The 52-year-old Italian tactician was appointed head coach of the Ligue 1 giants last month, after six months out of the game, following his Blues sacking at the end of 2010-11.
Ancelotti vacated the Stamford Bridge hot-seat for Andre Villas-Boas, who was hired by Chelsea owner Roman Abramovich following a quadruple-winning season with Porto.
"When Abramovich fired me, he was very cold," Ancelotti told Gazzetta dello Sport. "He said to me good luck and stopped.
"He knew that I wasn't in agreement with that decision and he preferred to avoid talking about it in detail."
Ancelotti also admits he has sympathy for his Portuguese successor, who has also found his position under scrutiny after an indifferent start to life in west London.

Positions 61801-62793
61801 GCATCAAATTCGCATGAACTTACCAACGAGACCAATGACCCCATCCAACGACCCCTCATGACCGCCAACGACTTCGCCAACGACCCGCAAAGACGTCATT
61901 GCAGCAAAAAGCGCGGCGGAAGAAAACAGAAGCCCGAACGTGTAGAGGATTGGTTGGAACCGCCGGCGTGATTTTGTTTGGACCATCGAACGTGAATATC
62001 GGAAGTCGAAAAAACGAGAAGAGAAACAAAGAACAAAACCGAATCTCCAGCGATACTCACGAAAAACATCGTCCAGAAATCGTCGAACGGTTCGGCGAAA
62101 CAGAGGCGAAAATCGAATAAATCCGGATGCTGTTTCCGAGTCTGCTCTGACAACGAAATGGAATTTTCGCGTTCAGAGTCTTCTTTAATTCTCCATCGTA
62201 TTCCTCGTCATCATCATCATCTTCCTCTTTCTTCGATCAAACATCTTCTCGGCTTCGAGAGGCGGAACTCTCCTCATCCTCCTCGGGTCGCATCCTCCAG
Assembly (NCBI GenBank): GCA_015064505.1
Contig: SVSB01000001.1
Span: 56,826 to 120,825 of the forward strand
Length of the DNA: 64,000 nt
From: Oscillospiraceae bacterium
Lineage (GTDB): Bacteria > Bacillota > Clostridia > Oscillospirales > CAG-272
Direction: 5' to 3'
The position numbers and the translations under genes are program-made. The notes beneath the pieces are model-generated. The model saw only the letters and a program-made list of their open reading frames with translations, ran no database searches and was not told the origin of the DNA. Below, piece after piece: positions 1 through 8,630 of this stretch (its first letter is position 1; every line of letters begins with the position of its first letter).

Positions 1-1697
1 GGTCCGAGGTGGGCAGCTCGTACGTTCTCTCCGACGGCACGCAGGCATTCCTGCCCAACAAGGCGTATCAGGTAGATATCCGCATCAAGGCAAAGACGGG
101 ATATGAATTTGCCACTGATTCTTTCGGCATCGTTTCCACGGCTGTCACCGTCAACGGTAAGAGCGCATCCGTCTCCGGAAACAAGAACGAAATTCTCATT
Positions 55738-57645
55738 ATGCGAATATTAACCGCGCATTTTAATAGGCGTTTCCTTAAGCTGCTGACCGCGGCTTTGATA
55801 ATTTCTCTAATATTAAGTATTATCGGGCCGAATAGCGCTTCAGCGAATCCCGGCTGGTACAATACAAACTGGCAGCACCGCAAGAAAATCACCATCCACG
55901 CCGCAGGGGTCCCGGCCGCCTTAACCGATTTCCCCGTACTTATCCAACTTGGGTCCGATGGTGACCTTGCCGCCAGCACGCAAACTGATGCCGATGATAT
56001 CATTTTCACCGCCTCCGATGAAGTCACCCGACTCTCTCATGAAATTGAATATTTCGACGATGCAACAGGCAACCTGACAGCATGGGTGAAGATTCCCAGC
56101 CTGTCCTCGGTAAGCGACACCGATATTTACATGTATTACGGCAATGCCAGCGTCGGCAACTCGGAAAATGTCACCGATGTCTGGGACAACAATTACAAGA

"Is he [Abramovich] sorry for calling Villas Boas? I don't judge the work of a colleague, I'm just saying that coaching this Chelsea, in the midst of a big generational change, is complicated."
During his time away from the game, Ancelotti had time to reflect and think about his next move.
At one stage he was prepared to wait until the summer before making his return to management, and was hoping to land either the Arsenal or Tottenham jobs, should Arsene Wenger or Harry Redknapp leave their respective clubs.
"Before PSG's call I thought of a year-long sabbatical, hoping that in the summer a job like Tottenham or Arsenal - a top London bench - would become available, but I was tired of not working," he concluded.